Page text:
Topics covered in this article:
- Different configurations of the Dolby Atmos Renderer
- DAWs and the Dolby Atmos Renderer
- System clocking and synchronization
- Monitoring for Dolby Atmos
- Video monitoring
Different Configurations of the Dolby Atmos Renderer
The Dolby Atmos Renderer software can be run:
- Internally on the same workstation as the DAW
- Externally on a dedicated Rendering and Mastering Workstation
- Natively using a Renderer built into select DAWs
When run externally on a dedicated Rendering and Mastering Workstation (RMW) six platforms and I/O configurations can be used. A Dolby reseller provides these configurations:
- Windows 10 (custom configured Dell 7920) with RME HDSPe MADI and Synchronization I/O
- Windows 10 (custom configured Dell 7920) with RME MADI FX I/O
- Windows 10 (custom configured Dell 7920) with RME MADIfaceXT I/O
- Windows 10 (custom configured Dell 7920) with Focusrite PCIeR Dante I/O
- Mac (minimum Mini or Pro specs) with Focusrite PCIeR Dante I/O
- Mac (minimum Mini or Pro specs) with RME MADIface XT I/O
A more in-depth discussion of these options and their configuration follows in the next Module.
DAWs and the Dolby Atmos Renderer
A DAW is the creative platform for immersive audio and is the source for Bed and Object audio, OAMD, and Longitudinal Time Code (LTC) for the Dolby Atmos Renderer.
A number of DAW platforms work with the Dolby Atmos Renderer.
For the purposes of this training, we will be discussing using the Dolby Atmos Renderer with Avid Pro Tools Ultimate, which was the first DAW to work with the Dolby Atmos Renderer and has a significant market share in both audio post-production and music production environments. Going forward references to Pro Tools refers to the use of Pro Tools Ultimate. Other DAWs and their configurations are discussed in Modules 5 and 11.
It is recommended that the DAW be able to pass 128 tracks of audio to the Dolby Atmos Renderer. While 128 inputs to the Dolby Atmos Renderer are not required to create compelling content, having this capacity does guarantee the flexibility needed and the ability to move projects between DAWs and studios.
Other considerations include the need for high-speed storage. Although this is a general requirement for high track-count projects, storage speed and capacity need extra attention for internal Renderer workflows and if Re-renders are to be recorded to the same workstation.
Dedicated control surfaces are another option that should be considered. While some mixers work well with a mouse, a dedicated control surface can provide even greater efficiency when working with immersive audio. A wide variety of solutions exist at various price points, especially for use with Pro Tools.
System Clocking and Synchronization
For studios with the Dolby Atmos Renderer running on a dedicated RMW, a master system clock (MC) is required and likely already in place. This should be a Word Clock (WC) generator with distributed outputs to the DAW interfaces and Renderer hardware. For Dante systems, a single device locked to WC should be used if the network is not clocked to a PTP clock using the same source. Daisy-chaining, meaning connecting WC through multiple devices rather than distribution directly from the source, should be avoided.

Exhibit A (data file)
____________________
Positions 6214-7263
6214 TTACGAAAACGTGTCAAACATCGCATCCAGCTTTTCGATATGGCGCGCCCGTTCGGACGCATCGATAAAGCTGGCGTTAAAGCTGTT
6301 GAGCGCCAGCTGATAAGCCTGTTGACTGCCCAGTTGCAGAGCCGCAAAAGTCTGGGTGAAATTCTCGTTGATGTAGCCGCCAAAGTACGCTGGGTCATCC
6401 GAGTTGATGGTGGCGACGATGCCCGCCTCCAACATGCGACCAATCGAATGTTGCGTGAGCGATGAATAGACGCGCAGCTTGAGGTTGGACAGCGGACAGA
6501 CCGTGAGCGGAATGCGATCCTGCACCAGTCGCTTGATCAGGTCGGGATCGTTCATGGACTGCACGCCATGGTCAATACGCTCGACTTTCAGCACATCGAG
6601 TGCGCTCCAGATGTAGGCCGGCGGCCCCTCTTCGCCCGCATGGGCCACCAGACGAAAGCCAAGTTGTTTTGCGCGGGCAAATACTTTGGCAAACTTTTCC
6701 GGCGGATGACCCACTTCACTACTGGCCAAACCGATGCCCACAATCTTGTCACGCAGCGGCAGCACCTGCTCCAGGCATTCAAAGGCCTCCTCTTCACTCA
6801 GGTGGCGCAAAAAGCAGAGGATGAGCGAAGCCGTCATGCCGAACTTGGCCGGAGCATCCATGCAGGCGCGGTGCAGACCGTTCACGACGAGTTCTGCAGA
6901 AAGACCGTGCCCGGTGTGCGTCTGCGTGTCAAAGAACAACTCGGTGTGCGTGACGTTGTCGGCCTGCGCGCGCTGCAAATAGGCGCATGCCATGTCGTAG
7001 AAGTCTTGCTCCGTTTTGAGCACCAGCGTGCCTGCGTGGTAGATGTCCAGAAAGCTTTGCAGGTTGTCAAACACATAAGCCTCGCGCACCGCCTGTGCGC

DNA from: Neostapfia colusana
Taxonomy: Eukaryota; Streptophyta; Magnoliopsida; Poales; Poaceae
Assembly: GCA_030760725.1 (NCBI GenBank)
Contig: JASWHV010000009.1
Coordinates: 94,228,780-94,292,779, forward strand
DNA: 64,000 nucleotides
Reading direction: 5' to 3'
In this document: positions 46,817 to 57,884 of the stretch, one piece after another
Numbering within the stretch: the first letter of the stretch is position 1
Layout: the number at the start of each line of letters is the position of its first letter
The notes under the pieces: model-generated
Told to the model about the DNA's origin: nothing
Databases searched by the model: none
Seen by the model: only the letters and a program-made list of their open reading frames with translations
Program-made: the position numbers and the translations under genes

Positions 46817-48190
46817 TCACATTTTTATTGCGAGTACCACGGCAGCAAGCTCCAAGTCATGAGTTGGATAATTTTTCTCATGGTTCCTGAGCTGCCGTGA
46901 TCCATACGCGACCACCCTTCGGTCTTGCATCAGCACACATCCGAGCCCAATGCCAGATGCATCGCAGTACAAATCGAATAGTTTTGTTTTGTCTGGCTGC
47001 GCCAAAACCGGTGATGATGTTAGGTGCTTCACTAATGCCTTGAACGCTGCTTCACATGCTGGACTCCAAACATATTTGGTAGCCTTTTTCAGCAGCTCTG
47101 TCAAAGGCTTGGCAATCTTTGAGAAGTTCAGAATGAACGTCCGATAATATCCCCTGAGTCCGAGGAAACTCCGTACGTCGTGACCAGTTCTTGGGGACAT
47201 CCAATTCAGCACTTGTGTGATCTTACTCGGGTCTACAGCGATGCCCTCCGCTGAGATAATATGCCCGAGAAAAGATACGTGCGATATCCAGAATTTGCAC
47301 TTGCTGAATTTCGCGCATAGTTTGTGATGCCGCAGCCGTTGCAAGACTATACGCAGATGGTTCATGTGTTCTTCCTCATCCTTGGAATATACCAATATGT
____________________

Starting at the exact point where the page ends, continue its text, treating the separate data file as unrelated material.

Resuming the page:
A stable system clock is essential to prevent the Dolby Atmos Renderer from dropping out of record due to discrepancies between LTC and sample position.
For studios using the Dolby Atmos Renderer running on the same workstation as the DAW, a dedicated master system clock may not be necessary, depending on the interfaces and configuration being used.
The Dolby Atmos Renderer chases LTC from the DAW. The LTC source can be a synchronization interface with an LTC generator, such as the Avid Sync HD, or the supplied Dolby LTC Generator plug-in.
The latency value between audio and LTC varies depending on the Renderer and hardware configuration. Preset values are populated in the Renderer for each use case, and the latency value can be adjusted in the Dolby Atmos Renderer software.
Monitoring for Dolby Atmos and Monitor Controllers
A 7.1.4 reference speaker layout is recommended for mixing in Dolby Atmos for post production. For Dolby Atmos Music, an extended layout of 9.1.6 can also be utilized. However, it is understood that this is not practical for many facilities. While it is better to mix with more speakers, it is acceptable to mix Atmos content on 5.1.4 systems. The four height speakers should be actual overhead speakers, as upward-firing consumer speakers are not suitable in acoustically treated studios environments.
Note: Speaker placement, calibration, and tuning are covered in separate documentation.
Monitoring via headphones using the Binaural renderer built into the Dolby Atmos Renderer is useful for checking mixes and working on the go. Mixes should always be checked on loudspeakers prior to delivery.
Attenuation and speaker mute and solo functions can be achieved in the Dolby Atmos Renderer. However, dedicated 7.1.4 capable monitor control systems provide greater control and will add full B-Chain functionality and source switching if needed.
Video playback from the DAW via a dedicated interface is required for post-production work. Many PCIe or Thunderbolt options are available.
Previous: Module 1.2 – Beyond Multichannel Audio